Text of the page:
COVID-19 Continues to Spread in Europe, Latin America and Michigan

While COVID-19 cases remained relatively steady in the U.S. this past week, Europe and Latin America continue to struggle with the virus.

After the initial outbreak in China, our coverage of Coronavirus has focused on the United States (31 million cases), where we are based, and Europe, which has had a terrible outbreak (44.2 million cases). Lately, the extent of the infections in Brazil (13 million cases) has made the news. Now, we learn that Latin America and the Caribbean have surpassed 25 million cases. Their death toll is second only to Europe.

In Europe, things are especially bad in the Czech Republic, where the lockdowns and curfews remind many older residents of the repression they suffered under the Communist regime. The country reportedly has the highest number of deaths per 100,000 residents in the world.

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To Mask or Not to Mast, that is the Question

I can’t count how many times I walk up to a store and see the mask sign, forcing me back to my car to get my mask. We’re seeing those signs come down.

We went to the hardware store today, a place I seem to visit weekly to pick up fasteners and other hardware, and as I parked the truck, I told my wife she didn’t need to wear her mask. This surprised her, but went with it. Sure enough, none of the employees were wearing them, and I only saw one customer wearing a mask–around her chin but not her nose or mouth.

There was some point in late January or early February when I went into the hardware store and noticed I was the only one in there wearing a mask. Ever since then, I’ve left it in the car. For my wife, It was her first public outing without a mask in months.

After we left the store, my wife commented that it felt weird not to wear her mask. Not freeing, mind you, but weird.

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As the Shutdowns Draw to a Close, Traffic and Crime Rises

Shutting down the country to prevent the spread of COVID-19 had plenty of unintended consequences, from the economic to mental health. Reopening may have consequences, too.

My daughter, who lives in a mid-sized city, was complaining about the recent increase in traffic and how it is making her commute longer. (Since she works in healthcare, she has been back at work for months. And yes, she caught COVID-19 but recovered quickly, probably thanks to being young.) Apparently, people are going back to the office after the COVID-19 restrictions were lifted and the highways are getting crowded again.

A friend in our old home town confirmed that traffic is “back to normal” or perhaps worse. Construction is also going on at a rapid pace, possibly because the area is one where people from large cities are moving to escape. I’m not sure moving from an apartment in a large city to a townhouse or condo in a mid-sized city is that big an escape, but it took me multiple steps to get from New York City to the country, so you have to start somewhere. That’s why we call it your prepping journey.

It will be interesting to see if the re-opening of American and the thought of facing crowds again drives more people out of cities.

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COVID-19 Bounces Back in the U.S. Signaling Possible Start to a New Wave

As COVID-19 case numbers rise again, we may be witnessing the end of the hope and excitement about a return to “normal” by summer.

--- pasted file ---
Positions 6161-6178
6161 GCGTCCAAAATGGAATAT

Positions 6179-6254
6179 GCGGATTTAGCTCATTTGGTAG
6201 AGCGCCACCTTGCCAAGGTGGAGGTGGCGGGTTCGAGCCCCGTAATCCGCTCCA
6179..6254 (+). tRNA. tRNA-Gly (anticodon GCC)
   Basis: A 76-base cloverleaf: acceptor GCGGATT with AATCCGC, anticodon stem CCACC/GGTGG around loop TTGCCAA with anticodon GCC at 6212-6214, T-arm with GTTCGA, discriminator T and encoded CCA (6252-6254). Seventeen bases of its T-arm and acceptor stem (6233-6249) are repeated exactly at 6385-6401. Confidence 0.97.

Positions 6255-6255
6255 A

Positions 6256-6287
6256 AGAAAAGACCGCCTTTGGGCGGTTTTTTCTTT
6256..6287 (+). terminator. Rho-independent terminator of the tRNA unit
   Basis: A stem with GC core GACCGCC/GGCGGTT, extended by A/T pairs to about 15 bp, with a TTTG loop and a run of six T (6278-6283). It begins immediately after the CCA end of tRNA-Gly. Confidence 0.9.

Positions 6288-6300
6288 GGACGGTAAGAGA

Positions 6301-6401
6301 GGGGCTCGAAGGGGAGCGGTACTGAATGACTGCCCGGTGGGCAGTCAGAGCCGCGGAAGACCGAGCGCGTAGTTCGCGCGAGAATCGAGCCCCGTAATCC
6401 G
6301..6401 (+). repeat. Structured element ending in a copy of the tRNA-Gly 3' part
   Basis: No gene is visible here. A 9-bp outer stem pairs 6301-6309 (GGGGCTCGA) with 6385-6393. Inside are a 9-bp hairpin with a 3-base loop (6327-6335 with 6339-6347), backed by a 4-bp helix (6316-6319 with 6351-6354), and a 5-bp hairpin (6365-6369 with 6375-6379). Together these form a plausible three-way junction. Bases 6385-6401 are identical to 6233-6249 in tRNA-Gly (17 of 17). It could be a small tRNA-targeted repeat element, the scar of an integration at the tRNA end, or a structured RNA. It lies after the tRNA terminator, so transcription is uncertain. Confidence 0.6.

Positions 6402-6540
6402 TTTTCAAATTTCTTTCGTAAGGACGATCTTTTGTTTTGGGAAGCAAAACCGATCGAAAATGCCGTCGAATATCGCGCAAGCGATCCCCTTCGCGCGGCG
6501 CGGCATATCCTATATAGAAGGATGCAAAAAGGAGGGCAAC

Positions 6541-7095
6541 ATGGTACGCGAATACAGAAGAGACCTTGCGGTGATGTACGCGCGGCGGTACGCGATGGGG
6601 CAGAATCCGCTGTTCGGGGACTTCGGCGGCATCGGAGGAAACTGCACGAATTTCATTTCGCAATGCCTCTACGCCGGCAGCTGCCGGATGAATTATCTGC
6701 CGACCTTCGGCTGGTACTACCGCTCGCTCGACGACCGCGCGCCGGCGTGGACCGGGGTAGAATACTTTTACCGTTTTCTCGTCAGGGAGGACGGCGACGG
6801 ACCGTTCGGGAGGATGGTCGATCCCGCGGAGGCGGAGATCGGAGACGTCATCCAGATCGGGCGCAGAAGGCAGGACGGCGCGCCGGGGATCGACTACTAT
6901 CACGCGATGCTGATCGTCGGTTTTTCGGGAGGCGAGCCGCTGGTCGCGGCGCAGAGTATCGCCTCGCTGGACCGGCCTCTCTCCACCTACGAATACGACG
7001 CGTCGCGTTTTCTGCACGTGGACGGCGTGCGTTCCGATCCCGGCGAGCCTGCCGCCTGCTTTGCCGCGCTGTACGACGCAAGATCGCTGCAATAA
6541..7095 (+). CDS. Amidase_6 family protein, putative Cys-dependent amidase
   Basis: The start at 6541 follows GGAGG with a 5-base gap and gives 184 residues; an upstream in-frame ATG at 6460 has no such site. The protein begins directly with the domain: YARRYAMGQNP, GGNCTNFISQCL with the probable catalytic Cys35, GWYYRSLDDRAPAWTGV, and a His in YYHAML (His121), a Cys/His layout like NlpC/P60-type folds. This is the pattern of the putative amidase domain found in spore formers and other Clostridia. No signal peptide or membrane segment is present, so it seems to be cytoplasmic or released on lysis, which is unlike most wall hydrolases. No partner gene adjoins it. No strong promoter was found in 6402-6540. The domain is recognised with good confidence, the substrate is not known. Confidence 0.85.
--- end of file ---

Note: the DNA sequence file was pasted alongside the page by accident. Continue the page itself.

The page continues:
The number of new COVID-19 cases in the United States grew this past week for the first time since the early January. Cases increased 12 percent over the past 14 days, according to the New York Times. I’m not going to call this a trend until we string together another couple weeks of increases, but we may have just seen the low point.

The number of hospitalizations and deaths continued to drop, although the drop in the number of patients hospitalized due to COVID-19 appears to be slowing. It will interest me to see if the increase in vaccinated people results in a lower percentage of hospitalizations and deaths if the number of positive cases rises. By inoculating most of the elderly population, where deaths mere the most common, you would expect that number to drop.

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New York City may be our Canary in the COVID Mine

For decades, miners would bring canaries into coal mines to act as an early warning system for carbon monoxide and other toxic gases. NYC may be our early warning system for COVID-19.

I left New York City back in the early 1990s. As a recent college graduate, it was a fun place to live and work, but it was a terrible place to raise children and an even worse place to be a prepper.

In 2002, I visited Lower Manhattan and saw the remains of the World Trade Center. It was a somber moment as 9/11 was still fresh in everyone’s minds. There was no formal memorial yet, just a makeshift one with photos, notes, flowers and such on the fencing that surrounded the ruins. I believe that was the last time I was there, and I have no desire to go back.

These days, in our COVID Crisis, there is even less reason to go. Thankfully, my wife’s close friend and former colleague who used to live on Staten Island moved to Florida, so there’s no reason to go back to “the city.”

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COVID Retreats in U.S., Continues to March Across Europe

The U.S. continues to ramp of vaccine production and distribution while Europe sees a new wave of COVID-19 cases begin to build.

This week’s COVID-19 report is much like last week: The U.S. is holding its own as the number of new cases flattens out, but Europe is doing worse and worse. Germany, for example, is experiencing an almost exponential rise in cases.

According to the New York Times, the U.S. reported 34,217 new cases of COVID-19 in the past 24 hours, along with 444 deaths. Hospitalizations dropped to 39,333, down about 4,000 from last week and the lowest they have been since early October.